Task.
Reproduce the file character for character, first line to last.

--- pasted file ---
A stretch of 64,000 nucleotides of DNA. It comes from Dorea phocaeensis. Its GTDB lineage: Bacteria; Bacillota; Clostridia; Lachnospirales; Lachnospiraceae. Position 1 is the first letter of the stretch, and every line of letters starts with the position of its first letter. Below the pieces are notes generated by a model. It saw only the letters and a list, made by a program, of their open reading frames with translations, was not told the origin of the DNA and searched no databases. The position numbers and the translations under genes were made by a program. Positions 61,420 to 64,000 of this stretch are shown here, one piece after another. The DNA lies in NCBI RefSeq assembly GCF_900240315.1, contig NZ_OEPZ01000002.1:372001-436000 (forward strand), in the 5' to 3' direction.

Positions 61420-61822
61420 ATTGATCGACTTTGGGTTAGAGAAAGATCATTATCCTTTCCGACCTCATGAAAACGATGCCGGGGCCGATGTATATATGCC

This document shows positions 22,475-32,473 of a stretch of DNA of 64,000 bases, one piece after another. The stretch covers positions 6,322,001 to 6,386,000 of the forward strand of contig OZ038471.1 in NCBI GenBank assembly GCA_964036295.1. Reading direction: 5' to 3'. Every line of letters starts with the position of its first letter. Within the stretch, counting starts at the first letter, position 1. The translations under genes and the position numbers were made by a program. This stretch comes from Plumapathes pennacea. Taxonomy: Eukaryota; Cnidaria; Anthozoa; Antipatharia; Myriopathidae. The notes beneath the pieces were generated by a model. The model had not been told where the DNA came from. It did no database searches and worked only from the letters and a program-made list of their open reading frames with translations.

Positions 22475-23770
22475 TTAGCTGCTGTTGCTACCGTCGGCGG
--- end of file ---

A stretch of 64,000 nucleotides of DNA. It comes from Dorea phocaeensis. Its GTDB lineage: Bacteria; Bacillota; Clostridia; Lachnospirales; Lachnospiraceae. Position 1 is the first letter of the stretch, and every line of letters starts with the position of its first letter. Below the pieces are notes generated by a model. It saw only the letters and a list, made by a program, of their open reading frames with translations, was not told the origin of the DNA and searched no databases. The position numbers and the translations under genes were made by a program. Positions 61,420 to 64,000 of this stretch are shown here, one piece after another. The DNA lies in NCBI RefSeq assembly GCF_900240315.1, contig NZ_OEPZ01000002.1:372001-436000 (forward strand), in the 5' to 3' direction.

Positions 61420-61822
61420 ATTGATCGACTTTGGGTTAGAGAAAGATCATTATCCTTTCCGACCTCATGAAAACGATGCCGGGGCCGATGTATATATGCC

This document shows positions 22,475-32,473 of a stretch of DNA of 64,000 bases, one piece after another. The stretch covers positions 6,322,001 to 6,386,000 of the forward strand of contig OZ038471.1 in NCBI GenBank assembly GCA_964036295.1. Reading direction: 5' to 3'. Every line of letters starts with the position of its first letter. Within the stretch, counting starts at the first letter, position 1. The translations under genes and the position numbers were made by a program. This stretch comes from Plumapathes pennacea. Taxonomy: Eukaryota; Cnidaria; Anthozoa; Antipatharia; Myriopathidae. The notes beneath the pieces were generated by a model. The model had not been told where the DNA came from. It did no database searches and worked only from the letters and a program-made list of their open reading frames with translations.

Positions 22475-23770
22475 TTAGCTGCTGTTGCTACCGTCGGCGG